Baboons in Queen Elizabeth National Park, Uganda. Cycling through a troop of baboons is usually a little scary.


IN CANADA

After I gave this answer I realized that Tanzanian afternoon wasn’t THE MOST SCARY. In a sense, it’s an impossible question to answer accurately; recency bias and the outcome of each scary-ish situation makes them difficult to rank. However, I gave a second, better answer to Jesse. A night in Ontario, Canada where I lost my nerve completely.

That most horror movies I have seen have featured a white, English-speaking male villain came back to haunt me. Central Ontario was quiet—silent pine forests, small independent motels and gas stations with beef jerky in a jar on the counter and gripes against competition, “will you sign our petition against Parks Canada?” Small cabins in the woods, rusted-out pickup trucks, hunting enthusiasts, not poverty but not prosperity. Bears scared me. The thought of my own end via an axing by a bogey-man with a mullet scared me much more. Even in the daytime I would look both ways before ducking off into the woods to squat and pee.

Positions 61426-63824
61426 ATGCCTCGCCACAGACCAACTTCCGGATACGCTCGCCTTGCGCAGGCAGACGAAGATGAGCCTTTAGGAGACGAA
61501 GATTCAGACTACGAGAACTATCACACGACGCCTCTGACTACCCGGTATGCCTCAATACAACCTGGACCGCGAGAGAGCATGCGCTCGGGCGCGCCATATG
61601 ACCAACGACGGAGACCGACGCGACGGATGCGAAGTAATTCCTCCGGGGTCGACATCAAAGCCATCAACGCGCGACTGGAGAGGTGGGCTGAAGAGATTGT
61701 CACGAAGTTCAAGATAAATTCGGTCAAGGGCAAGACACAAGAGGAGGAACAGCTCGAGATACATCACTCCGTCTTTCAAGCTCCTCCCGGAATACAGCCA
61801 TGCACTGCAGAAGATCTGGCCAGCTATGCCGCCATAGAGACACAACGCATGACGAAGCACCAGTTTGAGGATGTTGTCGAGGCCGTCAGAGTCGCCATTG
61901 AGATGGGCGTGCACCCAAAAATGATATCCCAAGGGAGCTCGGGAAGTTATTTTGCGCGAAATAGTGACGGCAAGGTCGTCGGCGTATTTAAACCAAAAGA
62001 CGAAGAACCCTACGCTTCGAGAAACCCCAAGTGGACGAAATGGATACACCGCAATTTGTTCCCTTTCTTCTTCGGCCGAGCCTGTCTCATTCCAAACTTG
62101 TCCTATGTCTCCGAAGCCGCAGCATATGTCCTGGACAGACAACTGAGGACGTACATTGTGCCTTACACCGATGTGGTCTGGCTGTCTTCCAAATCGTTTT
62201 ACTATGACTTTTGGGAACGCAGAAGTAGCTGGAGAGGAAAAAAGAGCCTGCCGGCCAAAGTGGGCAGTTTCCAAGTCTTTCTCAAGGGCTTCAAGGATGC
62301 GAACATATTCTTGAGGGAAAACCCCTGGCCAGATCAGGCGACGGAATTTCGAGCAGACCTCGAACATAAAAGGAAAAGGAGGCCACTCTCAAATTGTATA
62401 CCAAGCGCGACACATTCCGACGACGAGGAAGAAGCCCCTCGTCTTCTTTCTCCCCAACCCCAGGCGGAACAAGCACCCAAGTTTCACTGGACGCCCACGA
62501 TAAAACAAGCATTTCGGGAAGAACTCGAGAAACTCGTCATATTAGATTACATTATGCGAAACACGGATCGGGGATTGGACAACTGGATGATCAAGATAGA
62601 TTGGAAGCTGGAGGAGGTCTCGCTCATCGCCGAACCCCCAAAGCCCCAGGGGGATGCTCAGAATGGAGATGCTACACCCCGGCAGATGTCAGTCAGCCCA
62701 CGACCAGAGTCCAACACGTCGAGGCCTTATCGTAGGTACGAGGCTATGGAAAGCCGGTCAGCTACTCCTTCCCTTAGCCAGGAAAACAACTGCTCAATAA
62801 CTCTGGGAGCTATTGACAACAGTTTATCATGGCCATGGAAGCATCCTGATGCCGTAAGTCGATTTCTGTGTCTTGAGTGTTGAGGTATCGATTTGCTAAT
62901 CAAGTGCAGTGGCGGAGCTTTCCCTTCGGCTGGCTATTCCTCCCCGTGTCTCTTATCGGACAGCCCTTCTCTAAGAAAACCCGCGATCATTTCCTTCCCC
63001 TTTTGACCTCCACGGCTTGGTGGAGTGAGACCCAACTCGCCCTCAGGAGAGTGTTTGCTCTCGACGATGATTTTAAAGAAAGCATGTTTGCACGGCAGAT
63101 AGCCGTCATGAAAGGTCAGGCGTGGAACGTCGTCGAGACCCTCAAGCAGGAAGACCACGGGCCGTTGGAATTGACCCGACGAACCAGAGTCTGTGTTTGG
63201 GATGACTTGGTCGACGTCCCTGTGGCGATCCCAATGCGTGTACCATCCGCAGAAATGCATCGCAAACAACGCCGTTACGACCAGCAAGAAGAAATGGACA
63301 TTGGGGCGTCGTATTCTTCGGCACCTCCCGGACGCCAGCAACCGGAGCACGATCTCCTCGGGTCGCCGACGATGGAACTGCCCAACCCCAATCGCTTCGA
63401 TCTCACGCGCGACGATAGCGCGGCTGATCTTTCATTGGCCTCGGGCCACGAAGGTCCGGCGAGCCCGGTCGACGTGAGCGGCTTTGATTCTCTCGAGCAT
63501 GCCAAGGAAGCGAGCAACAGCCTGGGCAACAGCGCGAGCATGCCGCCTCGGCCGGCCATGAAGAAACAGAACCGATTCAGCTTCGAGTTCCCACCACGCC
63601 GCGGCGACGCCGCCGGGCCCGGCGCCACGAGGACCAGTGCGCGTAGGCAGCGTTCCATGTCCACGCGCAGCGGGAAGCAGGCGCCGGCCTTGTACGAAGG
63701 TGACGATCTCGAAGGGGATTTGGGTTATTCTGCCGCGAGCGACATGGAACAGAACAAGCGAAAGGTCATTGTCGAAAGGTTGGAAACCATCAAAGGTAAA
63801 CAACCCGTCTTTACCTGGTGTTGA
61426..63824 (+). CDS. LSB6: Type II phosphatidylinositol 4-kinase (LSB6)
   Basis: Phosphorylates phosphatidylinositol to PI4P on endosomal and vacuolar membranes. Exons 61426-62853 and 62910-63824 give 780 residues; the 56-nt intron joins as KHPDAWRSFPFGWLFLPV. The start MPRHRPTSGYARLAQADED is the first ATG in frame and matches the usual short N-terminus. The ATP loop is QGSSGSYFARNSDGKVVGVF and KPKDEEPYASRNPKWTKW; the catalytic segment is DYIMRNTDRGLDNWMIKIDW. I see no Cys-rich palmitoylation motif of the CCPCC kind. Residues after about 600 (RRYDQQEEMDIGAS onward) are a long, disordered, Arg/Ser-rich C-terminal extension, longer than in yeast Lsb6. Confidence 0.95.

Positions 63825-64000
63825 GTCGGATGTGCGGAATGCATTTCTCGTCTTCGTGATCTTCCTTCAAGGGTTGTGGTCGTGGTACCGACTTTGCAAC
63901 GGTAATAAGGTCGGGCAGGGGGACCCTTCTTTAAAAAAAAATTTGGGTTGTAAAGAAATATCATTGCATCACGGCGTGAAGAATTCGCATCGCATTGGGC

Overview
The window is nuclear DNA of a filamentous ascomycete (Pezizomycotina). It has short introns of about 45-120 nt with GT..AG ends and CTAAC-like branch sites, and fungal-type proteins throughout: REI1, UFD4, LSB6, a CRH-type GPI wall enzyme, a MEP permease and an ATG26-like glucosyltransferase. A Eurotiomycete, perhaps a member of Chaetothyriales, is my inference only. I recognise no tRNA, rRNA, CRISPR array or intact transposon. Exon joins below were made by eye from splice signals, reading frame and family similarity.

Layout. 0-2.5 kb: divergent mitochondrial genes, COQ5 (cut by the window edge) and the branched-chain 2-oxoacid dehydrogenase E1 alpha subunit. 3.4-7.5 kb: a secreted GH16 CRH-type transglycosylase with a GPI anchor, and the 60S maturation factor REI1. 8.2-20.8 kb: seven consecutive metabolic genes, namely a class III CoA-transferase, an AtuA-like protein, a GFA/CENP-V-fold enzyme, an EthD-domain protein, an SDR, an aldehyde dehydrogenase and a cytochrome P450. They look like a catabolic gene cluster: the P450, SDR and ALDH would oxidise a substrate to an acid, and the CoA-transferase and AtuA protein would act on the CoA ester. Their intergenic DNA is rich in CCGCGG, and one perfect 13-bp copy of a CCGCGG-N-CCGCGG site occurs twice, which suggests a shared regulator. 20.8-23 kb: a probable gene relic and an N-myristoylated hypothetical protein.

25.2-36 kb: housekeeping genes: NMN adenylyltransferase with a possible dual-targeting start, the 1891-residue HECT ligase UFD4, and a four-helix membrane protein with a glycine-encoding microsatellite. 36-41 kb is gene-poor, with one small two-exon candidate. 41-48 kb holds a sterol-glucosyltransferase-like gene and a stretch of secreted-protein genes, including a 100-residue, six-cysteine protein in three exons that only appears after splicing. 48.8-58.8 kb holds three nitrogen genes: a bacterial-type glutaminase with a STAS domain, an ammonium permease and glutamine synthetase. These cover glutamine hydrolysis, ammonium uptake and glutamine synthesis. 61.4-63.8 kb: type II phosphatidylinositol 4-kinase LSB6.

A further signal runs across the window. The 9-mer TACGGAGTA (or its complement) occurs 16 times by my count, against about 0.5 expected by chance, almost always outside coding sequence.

Jesse was in stitches by this point. She grew up in a small town in northern BC with comparable characteristics to those that stressed me out in Ontario; her home wasn’t far from the infamous Highway of Tears. Could my paranoia have arisen not only from horror movies, but also from my suburban-urban upbringing, where a love of hunting was immediately equated to chauvinism and a violent streak?